Affordable Housing
Affordable Housing: More than a place to live

The 2008 recession left approximately 8.4 million Americans without jobs, while others experienced dropped wages and reduced work hours, forcing many to lose their homes and turn to the rental market. The U.S. housing market also lost $7 trillion in home equity and also left many homeowners owing more than their house was worth.

The affordable housing market experienced its own losses, which are still being felt at the national level. In the past two years, Congress removed 100,000 housing vouchers and the federal government hasn’t added government housing in more than a decade, according to the Center on Budget and Policy Priorities. The Columbia Housing & Redevelopment Corporation aims to defy the national trend and provide affordable homes to those in need despite budget cuts, as well as educating individuals on ways to work themselves out of a poor economic situation.

As part of the proposed 2015-2019 Tennessee Consolidation Plan, a housing and community needs survey revealed rehabilitation assistance as one of the most important housing needs for a community. To CHRC Executive Director Trent Ogilvie, rehabilitation means educating an individual on how to life a quality life just as much as providing a home for someone who’s fallen on hard times.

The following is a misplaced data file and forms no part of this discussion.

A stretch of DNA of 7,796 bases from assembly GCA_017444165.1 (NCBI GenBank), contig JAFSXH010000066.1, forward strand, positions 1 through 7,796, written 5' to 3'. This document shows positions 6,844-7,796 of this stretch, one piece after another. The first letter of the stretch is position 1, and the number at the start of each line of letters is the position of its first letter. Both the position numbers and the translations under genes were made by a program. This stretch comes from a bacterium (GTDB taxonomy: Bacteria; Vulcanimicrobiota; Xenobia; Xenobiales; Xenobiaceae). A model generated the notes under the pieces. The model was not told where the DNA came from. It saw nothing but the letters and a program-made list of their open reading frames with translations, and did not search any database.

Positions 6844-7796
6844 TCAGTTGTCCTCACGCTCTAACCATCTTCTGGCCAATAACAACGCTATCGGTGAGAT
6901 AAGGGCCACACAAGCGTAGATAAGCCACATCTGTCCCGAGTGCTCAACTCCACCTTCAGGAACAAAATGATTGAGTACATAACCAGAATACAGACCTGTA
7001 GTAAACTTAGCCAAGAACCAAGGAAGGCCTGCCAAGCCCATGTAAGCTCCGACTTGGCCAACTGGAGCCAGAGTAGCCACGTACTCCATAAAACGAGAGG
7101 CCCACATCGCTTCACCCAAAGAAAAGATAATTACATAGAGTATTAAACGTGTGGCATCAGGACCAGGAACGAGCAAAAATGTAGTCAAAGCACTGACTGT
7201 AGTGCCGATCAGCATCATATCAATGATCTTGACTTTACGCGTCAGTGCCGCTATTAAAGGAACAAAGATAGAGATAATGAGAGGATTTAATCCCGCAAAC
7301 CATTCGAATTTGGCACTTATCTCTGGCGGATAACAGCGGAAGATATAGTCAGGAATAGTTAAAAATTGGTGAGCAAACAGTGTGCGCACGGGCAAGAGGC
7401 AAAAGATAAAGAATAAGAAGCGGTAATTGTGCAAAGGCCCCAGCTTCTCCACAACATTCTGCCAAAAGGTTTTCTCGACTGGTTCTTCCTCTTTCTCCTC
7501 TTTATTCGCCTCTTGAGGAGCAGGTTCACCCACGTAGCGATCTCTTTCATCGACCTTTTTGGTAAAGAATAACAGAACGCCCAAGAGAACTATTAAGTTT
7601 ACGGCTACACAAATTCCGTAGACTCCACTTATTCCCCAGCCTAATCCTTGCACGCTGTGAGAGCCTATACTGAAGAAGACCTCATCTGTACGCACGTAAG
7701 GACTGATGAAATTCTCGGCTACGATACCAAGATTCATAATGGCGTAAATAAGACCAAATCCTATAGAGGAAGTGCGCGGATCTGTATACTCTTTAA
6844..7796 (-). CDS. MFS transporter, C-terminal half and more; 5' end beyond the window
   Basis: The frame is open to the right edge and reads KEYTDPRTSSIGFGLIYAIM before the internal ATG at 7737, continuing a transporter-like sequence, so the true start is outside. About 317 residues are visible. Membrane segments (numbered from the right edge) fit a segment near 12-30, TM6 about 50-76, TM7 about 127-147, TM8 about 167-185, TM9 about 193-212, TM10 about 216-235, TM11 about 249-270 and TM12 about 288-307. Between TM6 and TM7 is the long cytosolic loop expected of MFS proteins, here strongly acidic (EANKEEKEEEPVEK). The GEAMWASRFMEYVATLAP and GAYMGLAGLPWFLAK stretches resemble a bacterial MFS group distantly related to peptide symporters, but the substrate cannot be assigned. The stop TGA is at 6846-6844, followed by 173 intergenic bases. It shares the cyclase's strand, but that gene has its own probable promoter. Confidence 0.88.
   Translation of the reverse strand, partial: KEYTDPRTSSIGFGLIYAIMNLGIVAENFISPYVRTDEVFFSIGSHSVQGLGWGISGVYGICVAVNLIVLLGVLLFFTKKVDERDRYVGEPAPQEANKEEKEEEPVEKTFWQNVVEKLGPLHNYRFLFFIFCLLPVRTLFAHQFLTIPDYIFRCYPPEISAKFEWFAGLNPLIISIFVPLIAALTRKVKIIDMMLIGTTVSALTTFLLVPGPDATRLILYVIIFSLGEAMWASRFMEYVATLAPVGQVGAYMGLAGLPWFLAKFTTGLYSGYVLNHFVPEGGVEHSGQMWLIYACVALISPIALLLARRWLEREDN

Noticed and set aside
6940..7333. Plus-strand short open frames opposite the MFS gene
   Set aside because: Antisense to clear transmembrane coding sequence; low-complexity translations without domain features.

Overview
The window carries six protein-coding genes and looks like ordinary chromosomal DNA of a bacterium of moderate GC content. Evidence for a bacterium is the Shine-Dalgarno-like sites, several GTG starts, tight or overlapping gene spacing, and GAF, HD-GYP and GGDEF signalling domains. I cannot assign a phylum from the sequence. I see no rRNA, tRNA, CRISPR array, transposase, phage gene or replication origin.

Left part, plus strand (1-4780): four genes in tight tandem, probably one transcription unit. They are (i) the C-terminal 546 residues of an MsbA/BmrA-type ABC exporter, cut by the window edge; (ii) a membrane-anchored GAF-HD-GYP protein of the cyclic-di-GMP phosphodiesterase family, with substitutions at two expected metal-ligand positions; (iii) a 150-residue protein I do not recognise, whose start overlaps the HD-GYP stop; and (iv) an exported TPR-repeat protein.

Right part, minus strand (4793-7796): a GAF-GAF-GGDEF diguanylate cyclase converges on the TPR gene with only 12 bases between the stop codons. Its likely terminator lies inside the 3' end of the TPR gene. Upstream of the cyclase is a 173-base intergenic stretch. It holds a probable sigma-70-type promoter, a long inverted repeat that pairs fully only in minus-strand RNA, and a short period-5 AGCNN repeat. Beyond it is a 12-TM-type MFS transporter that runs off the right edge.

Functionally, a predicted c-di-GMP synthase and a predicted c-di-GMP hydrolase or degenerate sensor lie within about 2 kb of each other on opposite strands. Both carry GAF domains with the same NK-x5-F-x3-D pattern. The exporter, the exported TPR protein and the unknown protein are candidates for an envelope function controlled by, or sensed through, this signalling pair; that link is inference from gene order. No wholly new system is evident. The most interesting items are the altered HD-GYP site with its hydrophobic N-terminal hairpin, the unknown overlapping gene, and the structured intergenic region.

“It does relate back to education and it does relate back to, ‘If I don’t have enough income to make it, how do I have a budget to control my expenses so I’m not always stuck in that deep despair of not ever having enough,” Ogilvie said. “It may lead to crime, health issues, or other situations. When you’re talking about affordable housing, it’s directly related to what can individuals afford and how can they get access?”

Losing the ability to obtain a voucher removes a person’s chances of escaping an area of concentrated poverty and giving them opportunities to have access to more available homes.

“The section 8 voucher is really two-fold. Not only is it helping meet the need of someone who needs affordable housing, but it also gives them mobility,” Ogilvie said. “So, they are no longer confined to a certain neighborhood where public housing may located or where they’ve got concentrations of poverty in that neighborhood.” Originally a design by the federal government, public housing was once conceived as placing certain groups of lowincome families in a designated area. That, Ogilvie says, is a recipe for concentration. “Right, wrong or indifferent … they established what is called ‘qualified census tracts.’ So when you look at history, they approved money to put housing of individuals with low income in certain areas. If you continue to do that, you’re going to have concentrations of poverty,” Ogilvie said. “You put low income people there, minimal education, no jobs, no opportunity, then you’re going to see higher crime and all of the other negative issues.”

Since 1959, the CHRC’s mission is to avoid a concentration of poverty in Columbia and Maury County. It now oversees 296 public housing units in the five communities of Southern Hills, Creekside, Northridge, Northridge Annex and most recently, Oakwood. It has also helped to build four single-family houses, with four more planned for this year, Ogilvie said.